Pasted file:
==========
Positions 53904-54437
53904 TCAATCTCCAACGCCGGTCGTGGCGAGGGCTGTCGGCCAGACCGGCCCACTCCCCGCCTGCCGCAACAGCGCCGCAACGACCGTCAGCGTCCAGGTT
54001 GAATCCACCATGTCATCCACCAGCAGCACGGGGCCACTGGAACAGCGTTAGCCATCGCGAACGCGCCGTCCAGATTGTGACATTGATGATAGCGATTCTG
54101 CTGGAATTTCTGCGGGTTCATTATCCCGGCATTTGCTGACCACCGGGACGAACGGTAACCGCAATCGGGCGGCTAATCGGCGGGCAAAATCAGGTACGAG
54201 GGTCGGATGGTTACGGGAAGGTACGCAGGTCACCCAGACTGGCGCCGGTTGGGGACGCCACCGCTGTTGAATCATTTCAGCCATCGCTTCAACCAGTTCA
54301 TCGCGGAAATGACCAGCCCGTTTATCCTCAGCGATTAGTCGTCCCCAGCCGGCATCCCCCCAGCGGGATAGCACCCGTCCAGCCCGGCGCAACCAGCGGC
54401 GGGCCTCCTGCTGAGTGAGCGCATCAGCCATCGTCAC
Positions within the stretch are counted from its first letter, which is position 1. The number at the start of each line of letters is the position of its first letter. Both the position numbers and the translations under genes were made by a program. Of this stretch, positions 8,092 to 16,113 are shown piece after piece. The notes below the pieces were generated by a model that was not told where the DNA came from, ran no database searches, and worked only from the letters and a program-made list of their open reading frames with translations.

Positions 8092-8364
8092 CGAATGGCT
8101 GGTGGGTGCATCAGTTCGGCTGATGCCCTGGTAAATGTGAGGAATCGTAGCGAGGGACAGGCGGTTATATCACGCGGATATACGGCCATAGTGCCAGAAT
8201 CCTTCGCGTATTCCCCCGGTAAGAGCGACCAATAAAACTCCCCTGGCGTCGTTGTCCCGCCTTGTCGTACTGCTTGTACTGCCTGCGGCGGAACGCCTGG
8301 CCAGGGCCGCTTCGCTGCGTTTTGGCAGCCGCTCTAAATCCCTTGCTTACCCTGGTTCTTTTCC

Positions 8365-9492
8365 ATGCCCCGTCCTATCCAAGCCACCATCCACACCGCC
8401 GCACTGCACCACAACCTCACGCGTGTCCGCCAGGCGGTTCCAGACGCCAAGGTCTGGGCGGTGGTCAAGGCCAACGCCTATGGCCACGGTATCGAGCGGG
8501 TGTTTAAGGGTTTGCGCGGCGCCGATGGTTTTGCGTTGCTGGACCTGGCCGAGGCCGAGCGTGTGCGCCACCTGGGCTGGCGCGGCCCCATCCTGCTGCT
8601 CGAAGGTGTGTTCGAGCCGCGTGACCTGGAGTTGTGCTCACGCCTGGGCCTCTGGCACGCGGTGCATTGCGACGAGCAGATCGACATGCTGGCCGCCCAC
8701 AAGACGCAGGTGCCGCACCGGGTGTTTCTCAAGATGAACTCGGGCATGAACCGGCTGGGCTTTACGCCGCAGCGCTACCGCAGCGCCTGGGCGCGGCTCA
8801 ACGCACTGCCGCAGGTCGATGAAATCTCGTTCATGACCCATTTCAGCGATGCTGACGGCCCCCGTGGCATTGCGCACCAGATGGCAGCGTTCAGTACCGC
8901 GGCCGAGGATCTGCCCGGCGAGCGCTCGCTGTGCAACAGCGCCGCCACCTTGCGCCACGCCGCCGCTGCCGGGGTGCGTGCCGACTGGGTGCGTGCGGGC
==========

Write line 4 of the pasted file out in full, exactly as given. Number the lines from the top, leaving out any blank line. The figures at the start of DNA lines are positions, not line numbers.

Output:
54101 CTGGAATTTCTGCGGGTTCATTATCCCGGCATTTGCTGACCACCGGGACGAACGGTAACCGCAATCGGGCGGCTAATCGGCGGGCAAAATCAGGTACGAG